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Med Educ. 2005 Jul;39(7):696-703.

How medical residents perceive the quality of supervision provided by attending doctors in the clinical setting.

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Department of Paediatrics, St Lucas Andreas Hospital, Amsterdam, The Netherlands.



The supervision of medical residents is a key responsibility of attending doctors in the clinical setting. Most attending doctors, however, are unfamiliar with the principles of effective supervision. Although inconsistent, supervision has been shown to be both important and effective for the professional development of medical residents.


To examine how medical residents perceive the supervisory roles of attending doctors, in terms of what they perceive as poor supervision and what they characterise as good supervisory practice.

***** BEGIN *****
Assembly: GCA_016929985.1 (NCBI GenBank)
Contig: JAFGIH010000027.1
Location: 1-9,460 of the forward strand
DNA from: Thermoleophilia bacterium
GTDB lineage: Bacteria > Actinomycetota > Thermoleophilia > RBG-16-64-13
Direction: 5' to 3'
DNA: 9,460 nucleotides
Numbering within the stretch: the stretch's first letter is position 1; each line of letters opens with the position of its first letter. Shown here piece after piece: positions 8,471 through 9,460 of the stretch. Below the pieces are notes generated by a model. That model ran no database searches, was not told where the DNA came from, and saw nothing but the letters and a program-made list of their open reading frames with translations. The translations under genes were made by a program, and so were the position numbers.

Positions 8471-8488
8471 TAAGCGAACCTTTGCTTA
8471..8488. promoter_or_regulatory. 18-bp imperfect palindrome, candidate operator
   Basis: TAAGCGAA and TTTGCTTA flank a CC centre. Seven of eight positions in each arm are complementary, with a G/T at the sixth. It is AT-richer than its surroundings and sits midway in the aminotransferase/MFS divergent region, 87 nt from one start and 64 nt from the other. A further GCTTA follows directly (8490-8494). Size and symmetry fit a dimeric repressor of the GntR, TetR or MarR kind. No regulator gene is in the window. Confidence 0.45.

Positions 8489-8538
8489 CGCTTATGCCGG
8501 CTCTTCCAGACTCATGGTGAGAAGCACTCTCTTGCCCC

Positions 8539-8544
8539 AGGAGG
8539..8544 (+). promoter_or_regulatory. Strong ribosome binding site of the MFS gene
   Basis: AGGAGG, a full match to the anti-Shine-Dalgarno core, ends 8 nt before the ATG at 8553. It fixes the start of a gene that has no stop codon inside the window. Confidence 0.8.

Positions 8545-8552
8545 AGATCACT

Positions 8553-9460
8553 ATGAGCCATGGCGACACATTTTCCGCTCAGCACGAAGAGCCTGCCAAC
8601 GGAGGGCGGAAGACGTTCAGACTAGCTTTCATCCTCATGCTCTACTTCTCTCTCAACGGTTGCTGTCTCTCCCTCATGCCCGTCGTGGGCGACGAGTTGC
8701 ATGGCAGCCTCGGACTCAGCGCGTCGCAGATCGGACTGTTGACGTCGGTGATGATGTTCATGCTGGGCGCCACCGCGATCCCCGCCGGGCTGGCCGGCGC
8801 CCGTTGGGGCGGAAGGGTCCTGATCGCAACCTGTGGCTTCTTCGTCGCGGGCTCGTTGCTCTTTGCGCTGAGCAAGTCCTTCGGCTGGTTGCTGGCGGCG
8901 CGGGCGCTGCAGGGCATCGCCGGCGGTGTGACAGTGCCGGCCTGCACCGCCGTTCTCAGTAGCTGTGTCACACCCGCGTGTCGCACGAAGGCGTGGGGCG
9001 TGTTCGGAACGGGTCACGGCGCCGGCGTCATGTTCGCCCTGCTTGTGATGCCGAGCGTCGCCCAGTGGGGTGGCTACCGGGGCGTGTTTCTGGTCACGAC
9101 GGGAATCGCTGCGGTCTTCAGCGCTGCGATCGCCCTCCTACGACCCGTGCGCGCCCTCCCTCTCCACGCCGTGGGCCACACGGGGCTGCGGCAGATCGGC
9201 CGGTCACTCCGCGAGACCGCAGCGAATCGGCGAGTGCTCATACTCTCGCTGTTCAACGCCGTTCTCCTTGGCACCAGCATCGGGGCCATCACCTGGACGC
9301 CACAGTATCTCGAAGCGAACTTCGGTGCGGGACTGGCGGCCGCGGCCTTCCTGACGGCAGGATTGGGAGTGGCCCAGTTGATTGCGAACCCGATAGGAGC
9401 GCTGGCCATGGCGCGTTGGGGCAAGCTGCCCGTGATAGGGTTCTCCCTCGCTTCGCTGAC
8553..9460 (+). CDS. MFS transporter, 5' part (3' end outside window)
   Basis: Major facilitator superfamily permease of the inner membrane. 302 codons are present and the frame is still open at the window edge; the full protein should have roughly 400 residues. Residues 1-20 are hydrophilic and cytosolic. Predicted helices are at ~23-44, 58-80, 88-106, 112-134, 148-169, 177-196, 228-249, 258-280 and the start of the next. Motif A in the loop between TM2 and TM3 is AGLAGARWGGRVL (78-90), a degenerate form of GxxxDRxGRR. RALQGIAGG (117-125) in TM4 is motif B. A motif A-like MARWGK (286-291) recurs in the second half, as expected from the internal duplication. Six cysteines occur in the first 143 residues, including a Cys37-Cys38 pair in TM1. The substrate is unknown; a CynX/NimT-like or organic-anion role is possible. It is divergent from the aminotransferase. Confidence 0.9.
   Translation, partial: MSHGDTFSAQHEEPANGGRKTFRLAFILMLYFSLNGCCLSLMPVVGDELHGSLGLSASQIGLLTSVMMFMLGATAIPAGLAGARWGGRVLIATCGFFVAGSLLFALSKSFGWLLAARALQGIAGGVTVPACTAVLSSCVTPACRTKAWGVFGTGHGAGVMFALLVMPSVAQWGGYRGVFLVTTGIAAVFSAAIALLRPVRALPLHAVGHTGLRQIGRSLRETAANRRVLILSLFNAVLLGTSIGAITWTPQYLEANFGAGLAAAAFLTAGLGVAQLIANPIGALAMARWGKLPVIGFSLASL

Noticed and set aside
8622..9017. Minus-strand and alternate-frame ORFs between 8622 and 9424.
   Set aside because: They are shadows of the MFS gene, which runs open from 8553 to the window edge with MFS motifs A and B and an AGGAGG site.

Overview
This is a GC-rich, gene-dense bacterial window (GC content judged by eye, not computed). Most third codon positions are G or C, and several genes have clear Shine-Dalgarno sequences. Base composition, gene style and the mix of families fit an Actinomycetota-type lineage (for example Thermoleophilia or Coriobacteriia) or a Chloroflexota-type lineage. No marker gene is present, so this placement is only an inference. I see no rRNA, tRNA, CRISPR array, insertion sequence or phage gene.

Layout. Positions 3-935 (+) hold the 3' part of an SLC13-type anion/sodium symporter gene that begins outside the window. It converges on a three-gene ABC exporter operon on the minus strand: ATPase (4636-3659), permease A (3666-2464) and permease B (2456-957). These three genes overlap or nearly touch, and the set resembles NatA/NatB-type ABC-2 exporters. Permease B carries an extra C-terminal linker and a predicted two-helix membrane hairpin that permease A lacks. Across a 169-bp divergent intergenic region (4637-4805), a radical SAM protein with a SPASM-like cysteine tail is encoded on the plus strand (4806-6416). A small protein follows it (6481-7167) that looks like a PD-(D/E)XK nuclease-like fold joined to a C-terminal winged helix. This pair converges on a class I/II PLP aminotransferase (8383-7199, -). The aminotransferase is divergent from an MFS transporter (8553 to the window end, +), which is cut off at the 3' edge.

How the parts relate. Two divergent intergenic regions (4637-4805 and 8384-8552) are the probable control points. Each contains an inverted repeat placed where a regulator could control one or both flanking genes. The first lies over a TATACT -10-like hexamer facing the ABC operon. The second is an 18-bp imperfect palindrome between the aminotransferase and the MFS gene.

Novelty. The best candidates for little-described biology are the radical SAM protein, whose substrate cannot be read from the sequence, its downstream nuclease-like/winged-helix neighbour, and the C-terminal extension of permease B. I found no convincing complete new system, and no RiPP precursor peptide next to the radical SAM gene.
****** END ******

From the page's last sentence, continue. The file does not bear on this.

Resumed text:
We carried out a questionnaire survey of 38 medical residents at the Department of Paediatrics at the teaching hospital of the University of Amsterdam, the Netherlands. Attending doctors directly involved with the supervision of medical residents participated in the study. The clinical settings where supervision occurred included the neonatal and paediatric intensive care units and the general paediatric wards.


Medical residents rated the quality of supervision they received in all departments positively. A majority of the attending doctors were rated highly in 'overall supervision'. Creating pleasant learning environments and being stimulated to learn and function independently were aspects of supervision characterised positively. Coaching in clinical skills and procedures, effective communication skills and clinical decision making using principles of cost-appropriate care were aspects of supervision found to be deficient.


This study shows that medical residents enjoy supervision from collaborative, understanding and patient attending doctors. Medical residents prefer to be treated as adult learners and enjoy feedback that is constructive, measured and adapted to their professional needs.

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